Underbelly: The Golden Mile
Underbelly Series Two
Nb. there are three series in all.
Series One is: Underbelly. Series Two is Underbelly: The Golden Mile. Series Three is called the same as series two.
Description from Netflix:
“This reality based drama chronicles the 1990’s gangland war in Melbourne, following through to the modern day workings of organized crime down under.”
Nb. This Series Two so far is stated as covering the period:
“1976-1987-Based on Events”
On first watching:
In spite of gangster flicks not really being my complete cup of tea i have seen my share. I would say Underbelly is like a TV series made in semi-documentary style with overtones of Jack Irish, Goodfellas, Casino and the Banged Up Abroad TV series.
With a touch of the Lovers Guide to Good Sex video series of days gone by. All fuzzy peach and beige and hot pink in the gambling club. There is bonking and boobs in abundance.
There is sunlight and barbecues and family meals. Small children. There are wives and girlfriends and there are pubs and bars full of men. Smoking. Oh and drinking. Beer evolves from a large glass brown bottle swigged from in the beginning of the series: to small slim tins towards the end.
So I enjoyed Underbelly, Series One-see write-ups here on this blog: posted 30th August 2014. Although I remember that i took a while to get into the series.
The action is pretty harsh, as in violent: especially as it seems in the first four episodes of each series where we are introduced to the separate characters of: The New south Wales Police (NSW) the various gangsters, assorted other Detectives from other forces and areas of Australia..
The story told in Series Two is from the point of view of Detective: Liz Crackshanks’s daughter, who narrates as a voice-over at intervals in the episode at the beginning.
We see a fleeting glimpse of Liz’s daughter who runs out of the house to give her mum a packed lunch that Detective Liz Cruikshank forgot.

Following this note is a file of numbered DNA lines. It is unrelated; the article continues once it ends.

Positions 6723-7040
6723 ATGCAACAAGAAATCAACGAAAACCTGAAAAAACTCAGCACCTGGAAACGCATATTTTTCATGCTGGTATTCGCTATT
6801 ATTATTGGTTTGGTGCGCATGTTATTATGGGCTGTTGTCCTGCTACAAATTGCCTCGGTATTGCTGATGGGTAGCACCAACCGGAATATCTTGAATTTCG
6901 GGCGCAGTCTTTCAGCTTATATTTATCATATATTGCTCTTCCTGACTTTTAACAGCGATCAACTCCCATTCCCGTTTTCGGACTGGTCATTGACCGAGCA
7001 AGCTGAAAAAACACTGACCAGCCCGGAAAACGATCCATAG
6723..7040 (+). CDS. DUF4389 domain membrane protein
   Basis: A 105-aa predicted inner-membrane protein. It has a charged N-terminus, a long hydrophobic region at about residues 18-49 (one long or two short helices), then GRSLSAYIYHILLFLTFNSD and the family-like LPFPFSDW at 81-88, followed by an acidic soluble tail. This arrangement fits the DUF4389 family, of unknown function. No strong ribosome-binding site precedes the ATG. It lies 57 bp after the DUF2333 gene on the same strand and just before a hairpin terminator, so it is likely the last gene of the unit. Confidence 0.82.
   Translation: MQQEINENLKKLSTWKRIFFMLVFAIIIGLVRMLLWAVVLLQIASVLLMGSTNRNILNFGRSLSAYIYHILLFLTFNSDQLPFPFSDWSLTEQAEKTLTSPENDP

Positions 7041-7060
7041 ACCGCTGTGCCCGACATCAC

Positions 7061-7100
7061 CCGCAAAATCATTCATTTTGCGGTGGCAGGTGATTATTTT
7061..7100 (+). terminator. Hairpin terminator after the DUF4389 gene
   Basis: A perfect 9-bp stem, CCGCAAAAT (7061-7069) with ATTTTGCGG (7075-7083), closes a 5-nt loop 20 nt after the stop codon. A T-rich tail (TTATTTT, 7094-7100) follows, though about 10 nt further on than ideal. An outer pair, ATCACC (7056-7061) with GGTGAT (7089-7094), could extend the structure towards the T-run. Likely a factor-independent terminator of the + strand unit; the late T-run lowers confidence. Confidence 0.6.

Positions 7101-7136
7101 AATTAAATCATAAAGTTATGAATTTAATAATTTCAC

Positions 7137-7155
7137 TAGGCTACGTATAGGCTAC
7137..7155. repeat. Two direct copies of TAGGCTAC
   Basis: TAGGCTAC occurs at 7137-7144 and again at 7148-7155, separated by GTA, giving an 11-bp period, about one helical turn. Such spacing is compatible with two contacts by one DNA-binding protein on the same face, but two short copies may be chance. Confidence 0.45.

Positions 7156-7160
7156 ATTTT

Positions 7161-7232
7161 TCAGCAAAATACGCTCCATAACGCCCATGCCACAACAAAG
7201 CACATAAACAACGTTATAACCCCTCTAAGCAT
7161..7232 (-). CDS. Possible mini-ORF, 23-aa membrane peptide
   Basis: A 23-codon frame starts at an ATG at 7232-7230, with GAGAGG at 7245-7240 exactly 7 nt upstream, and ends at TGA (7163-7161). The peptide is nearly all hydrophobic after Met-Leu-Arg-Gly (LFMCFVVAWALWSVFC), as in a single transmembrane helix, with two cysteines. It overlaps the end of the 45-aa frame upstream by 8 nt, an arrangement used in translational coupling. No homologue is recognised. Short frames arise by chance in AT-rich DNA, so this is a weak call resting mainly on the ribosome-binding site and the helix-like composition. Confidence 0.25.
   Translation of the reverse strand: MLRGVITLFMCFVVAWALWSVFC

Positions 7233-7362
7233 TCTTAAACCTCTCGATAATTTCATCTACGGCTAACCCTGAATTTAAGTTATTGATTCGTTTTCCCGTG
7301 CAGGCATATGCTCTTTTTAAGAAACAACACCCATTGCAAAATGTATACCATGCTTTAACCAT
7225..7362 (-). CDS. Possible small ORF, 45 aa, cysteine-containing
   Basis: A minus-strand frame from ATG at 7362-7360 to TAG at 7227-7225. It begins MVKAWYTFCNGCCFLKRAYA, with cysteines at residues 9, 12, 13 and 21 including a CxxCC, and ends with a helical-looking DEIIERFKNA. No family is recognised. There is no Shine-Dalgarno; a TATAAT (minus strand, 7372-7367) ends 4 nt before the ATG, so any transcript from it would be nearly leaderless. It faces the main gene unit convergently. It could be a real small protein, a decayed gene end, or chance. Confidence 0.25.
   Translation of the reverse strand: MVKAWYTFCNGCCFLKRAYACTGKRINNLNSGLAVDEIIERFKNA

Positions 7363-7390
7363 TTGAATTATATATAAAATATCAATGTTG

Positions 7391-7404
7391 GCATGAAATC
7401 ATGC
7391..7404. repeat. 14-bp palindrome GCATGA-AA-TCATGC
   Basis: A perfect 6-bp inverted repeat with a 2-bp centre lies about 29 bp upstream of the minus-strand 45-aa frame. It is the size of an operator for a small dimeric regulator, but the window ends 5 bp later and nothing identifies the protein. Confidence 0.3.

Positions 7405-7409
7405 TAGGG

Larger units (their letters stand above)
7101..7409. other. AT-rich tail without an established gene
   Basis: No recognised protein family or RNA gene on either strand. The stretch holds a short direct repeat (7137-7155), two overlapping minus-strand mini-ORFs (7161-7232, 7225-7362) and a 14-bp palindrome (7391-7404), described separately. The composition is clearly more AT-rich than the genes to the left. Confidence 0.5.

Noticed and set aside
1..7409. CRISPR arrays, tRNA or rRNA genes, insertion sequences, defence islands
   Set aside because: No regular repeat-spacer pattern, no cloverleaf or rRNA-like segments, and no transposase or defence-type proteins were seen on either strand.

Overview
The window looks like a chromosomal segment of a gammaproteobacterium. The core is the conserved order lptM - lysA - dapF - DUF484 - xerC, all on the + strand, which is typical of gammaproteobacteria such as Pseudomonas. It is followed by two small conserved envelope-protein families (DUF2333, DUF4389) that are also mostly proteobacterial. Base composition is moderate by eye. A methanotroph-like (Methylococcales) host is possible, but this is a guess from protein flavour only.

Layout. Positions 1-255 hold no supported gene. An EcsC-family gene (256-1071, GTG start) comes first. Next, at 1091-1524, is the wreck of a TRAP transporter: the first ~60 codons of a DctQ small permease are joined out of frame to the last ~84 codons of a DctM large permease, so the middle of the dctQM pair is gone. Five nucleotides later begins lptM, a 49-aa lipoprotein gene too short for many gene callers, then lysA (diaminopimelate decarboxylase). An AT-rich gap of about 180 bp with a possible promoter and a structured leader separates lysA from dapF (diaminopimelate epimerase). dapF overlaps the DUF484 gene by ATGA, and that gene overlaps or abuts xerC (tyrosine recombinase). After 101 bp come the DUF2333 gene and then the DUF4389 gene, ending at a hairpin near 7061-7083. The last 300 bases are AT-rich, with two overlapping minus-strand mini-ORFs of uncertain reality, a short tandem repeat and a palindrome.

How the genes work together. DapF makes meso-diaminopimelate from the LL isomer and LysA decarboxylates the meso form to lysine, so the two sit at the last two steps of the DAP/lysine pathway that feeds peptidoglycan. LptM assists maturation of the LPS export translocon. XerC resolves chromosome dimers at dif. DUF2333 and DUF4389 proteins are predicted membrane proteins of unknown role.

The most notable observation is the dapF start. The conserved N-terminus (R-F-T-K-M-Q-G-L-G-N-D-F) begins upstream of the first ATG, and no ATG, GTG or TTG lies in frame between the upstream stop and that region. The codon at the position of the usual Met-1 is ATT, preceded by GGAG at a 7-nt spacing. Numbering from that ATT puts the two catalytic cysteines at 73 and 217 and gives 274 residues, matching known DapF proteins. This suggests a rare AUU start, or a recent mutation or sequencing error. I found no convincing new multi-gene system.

A detailed description of the case is given by Detective Liz Cruikshank Liz herself.
(as a second narrator)
Detective Liz Cruikshank’s daughter runs out just as the Detective is meeting with an informant. Who has driven to her house.
“Get back in the house!” shouts the Detective to her daughter.
“Don’t ever come to my house again!” She warns her confidential informant.
We see Detective Liz’s daughter, running, long legged down the pathway.
The attention in the drama also focuses on the families, wives, children and mistresses & girlfriends, of the gangsters.
There are lots of montages. There is a club bathed in sickly pink light where all the gangsters and Detectives and half the Police force, it appears, all hang out.
It is odd to see scenes of actual fisticuffs when I am used to shootings now. Getting down and dirty and physical on the floor appears strangely and horrifically violent. I say strangely as in compared to shooting scenes with assailants you would think fist fights would come out better. Not in this instance. Odd that.
As the story begins to take shape between the human players in this real life gangster tale: the drama reminds me of Jack Irish with the down town grimy aspects of the settings. (the racecourse)
Jack Irish meets Casino meets The Goodfellas. Meets Banged Up Abroad.
( i know i keep saying this)
Underbelly, being set in the 1970’s to 80’s is full of flappy haired feathered heads of men , chain-smoking in slightly flared trousers with tucked in shirts.
Everything is giant bulbous phone receivers and huge, clanking phone cradles to receive them. Amazingly, in a world without mobiles, characters still seamlessly get urgent messages and we don’t even notice. No mobile. How can this happen.
I note that Inspector Messina is very well dressed in fabulous suits of dark blue and stylish handkerchief pockets and everything. Messina also wears what appear to be original silk ties.
Inspector Messina is only matched in his high end work couture by Inspector Priest. There is a lovely short scene of them both, similarly suited, with Messina adjusting his tie, standing down by the water’s edge.
(it’s a suit-off)
Come to think of it: Terry Clark has really got some good three piece suits with cravat tied silk scarves at his throat going on. Terry likes to sport a snug, fitted waistcoat. He could be a timeless Victorian gentleman.